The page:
The move towards a low-carbon economy will help to solve the problem of air pollution, which annually claims the lives of millions of people around the world. This in an exclusive interview to the correspondent of TASS said Sunday the Director of the Department of the world health organization (who) on public health, environmental and social determinants of health Maria Neira.
She takes part in held in the Marrakech world conference on climate change (COP-22). At a major international forum gathered more than 20 thousand delegates from 196 countries, including Russia. Air pollution — the invisible killer
According to Neira, "the devastating effects of air pollution have a negative impact on the climate and on human health". "They are everywhere — in the choking smog from the big cities and in rural houses, smoke filled kitchens, where there are old boards, she said. And so I have some bad news: unfortunately, the quality of the air we breathe is only getting worse."
As a result, "each year, about 6.5 million people in the world die from lung cancer, various respiratory and heart diseases related to deteriorating air quality". Given the significant scale of the problem, who in the polluted air of large and small settlements called "invisible killer". "Air pollution provokes climate change, which in turn jeopardize essential for healthy living factors — safe water, safe shelter and food security", — said in a who statement released at the conference in Marrakech. Large city — the high-risk areas
According to Neira, "currently in the world nine out of ten people live in places where indicators of air pollution extend beyond the safe parameters approved by who." First of all, high-risk areas are big cities. "List of settlements where polluted air has become dangerous and creates a huge problem, is very large, — said the Agency interlocutor. Is both Beijing and new Delhi, and Mexico city, and Lima, and many other big cities." "Residents of large cities need to understand that the problem of air pollution affects everyone, she said. It is important that both the authorities and the townspeople saw a direct link between the climate state, the problem of air pollution and health quality. All these phenomena are closely connected."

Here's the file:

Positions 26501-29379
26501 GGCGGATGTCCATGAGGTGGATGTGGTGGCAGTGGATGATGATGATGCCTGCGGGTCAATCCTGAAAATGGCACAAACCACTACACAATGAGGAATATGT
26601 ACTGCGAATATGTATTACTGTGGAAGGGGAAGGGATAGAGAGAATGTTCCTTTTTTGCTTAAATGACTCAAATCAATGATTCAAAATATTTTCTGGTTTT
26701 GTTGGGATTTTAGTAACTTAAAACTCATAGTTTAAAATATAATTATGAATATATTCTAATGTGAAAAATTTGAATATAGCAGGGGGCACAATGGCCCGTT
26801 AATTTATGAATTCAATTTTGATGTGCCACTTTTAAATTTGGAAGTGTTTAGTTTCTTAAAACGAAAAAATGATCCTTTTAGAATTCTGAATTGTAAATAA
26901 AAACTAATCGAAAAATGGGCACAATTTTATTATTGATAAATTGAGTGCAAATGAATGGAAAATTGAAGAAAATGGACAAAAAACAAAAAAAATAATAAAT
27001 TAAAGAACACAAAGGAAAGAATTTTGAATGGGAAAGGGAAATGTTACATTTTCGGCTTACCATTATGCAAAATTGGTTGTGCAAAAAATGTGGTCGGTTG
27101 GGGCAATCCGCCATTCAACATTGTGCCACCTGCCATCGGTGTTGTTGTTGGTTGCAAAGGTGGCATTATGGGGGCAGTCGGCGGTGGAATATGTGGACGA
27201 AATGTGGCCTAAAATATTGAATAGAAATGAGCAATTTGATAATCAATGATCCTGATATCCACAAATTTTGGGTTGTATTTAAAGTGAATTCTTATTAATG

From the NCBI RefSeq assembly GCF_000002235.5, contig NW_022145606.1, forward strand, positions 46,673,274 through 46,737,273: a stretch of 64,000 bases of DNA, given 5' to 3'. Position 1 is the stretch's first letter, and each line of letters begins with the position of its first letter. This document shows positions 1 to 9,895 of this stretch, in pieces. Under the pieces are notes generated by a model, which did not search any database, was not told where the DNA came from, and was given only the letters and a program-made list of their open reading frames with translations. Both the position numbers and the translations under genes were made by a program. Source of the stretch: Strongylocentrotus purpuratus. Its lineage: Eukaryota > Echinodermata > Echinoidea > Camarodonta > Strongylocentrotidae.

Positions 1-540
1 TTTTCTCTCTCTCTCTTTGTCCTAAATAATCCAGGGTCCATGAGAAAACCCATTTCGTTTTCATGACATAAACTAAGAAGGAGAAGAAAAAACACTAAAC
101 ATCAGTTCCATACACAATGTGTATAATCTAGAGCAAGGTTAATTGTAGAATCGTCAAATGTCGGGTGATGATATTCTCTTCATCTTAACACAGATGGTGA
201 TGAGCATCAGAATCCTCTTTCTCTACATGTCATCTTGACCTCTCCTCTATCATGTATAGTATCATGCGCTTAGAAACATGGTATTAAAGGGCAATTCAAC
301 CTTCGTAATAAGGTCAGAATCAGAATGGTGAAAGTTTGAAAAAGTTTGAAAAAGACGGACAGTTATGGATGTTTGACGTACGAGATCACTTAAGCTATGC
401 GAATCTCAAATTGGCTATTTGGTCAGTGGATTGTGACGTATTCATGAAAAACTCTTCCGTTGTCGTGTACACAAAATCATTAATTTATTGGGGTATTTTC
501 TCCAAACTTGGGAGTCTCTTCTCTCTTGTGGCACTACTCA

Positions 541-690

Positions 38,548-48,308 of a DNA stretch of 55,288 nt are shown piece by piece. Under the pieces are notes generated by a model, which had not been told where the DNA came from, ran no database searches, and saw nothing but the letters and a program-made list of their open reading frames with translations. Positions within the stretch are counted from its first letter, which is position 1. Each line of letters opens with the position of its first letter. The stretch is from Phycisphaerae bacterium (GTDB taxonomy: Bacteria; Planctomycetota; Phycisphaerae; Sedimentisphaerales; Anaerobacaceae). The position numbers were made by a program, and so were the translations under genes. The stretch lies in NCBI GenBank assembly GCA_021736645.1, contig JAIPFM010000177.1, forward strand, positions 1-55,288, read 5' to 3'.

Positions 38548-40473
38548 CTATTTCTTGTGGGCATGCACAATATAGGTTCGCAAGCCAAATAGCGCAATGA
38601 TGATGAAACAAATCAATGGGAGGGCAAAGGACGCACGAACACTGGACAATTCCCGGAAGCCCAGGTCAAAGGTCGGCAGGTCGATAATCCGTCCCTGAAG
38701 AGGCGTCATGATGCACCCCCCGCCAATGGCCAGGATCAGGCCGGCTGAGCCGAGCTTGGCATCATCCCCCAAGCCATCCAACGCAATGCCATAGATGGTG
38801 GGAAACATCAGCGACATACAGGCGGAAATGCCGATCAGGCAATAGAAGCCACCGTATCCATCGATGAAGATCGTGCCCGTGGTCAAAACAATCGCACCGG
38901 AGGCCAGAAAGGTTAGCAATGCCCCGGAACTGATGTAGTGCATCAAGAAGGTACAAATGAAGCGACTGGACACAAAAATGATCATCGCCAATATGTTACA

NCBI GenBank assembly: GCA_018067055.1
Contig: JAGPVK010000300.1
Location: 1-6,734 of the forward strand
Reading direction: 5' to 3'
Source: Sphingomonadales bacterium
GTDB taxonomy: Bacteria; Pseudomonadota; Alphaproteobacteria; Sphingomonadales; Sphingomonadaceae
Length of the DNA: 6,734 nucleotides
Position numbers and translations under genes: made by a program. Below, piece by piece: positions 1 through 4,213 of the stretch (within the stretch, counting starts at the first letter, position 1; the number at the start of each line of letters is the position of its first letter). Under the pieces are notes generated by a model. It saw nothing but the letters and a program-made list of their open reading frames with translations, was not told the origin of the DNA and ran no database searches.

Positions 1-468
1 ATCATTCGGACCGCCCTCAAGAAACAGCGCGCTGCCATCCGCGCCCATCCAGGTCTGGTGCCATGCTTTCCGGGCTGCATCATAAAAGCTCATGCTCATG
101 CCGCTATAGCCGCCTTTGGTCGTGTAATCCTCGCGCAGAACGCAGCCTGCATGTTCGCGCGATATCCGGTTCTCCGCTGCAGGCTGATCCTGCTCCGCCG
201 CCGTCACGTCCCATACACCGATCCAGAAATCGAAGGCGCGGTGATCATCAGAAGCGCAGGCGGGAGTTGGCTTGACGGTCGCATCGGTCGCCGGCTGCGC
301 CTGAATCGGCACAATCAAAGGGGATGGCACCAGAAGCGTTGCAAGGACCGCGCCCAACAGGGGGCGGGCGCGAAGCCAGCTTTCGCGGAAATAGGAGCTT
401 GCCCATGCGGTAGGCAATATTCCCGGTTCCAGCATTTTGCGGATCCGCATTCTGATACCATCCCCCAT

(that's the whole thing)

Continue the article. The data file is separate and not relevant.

"People need to understand clearly that the problem of climate change and the resulting violations applies not only to, say, polar bears, continued Neira. — This is a problem that directly affects human organs, particularly his lungs. And the price you have to pay for the inaction are all the same lungs or cardiovascular system." The who advocates a low-carbon economy
to begin to solve the problem of polluted air "who advises us to move towards a low-carbon economy," said Neira. According to her, "currently, about 3 billion people worldwide use of harmful fuels for cooking and warming their homes, and it does not have the ability to switch to other types of energy." "It is extremely important to ensure that these individuals are able to access clean sources of energy," — says the Director of the Department. In a communiqué, provided by TASS, contains a number of recommendations of who. For example, the international organization advises to "gradually move away from the use of household kerosene and coal, to switch to cleaner fuels, e.g. ethanol and biogas". In addition, who believe that "solar panels installed on rooftops can serve as an alternative to polluting kerosene lamps and diesel generators". "Simultaneously, it is essential to use the resources of renewable energy, produced with the help of modern technology. To some it may seem that such technologies are very expensive, however, we must take into account that the treatment of chronic pulmonary heart disease in hospitals are expensive," said Neira. "In any case we must not tarry. Efforts to reduce air pollution will help to save lives and reduce the rate of adverse climatic changes," she said. published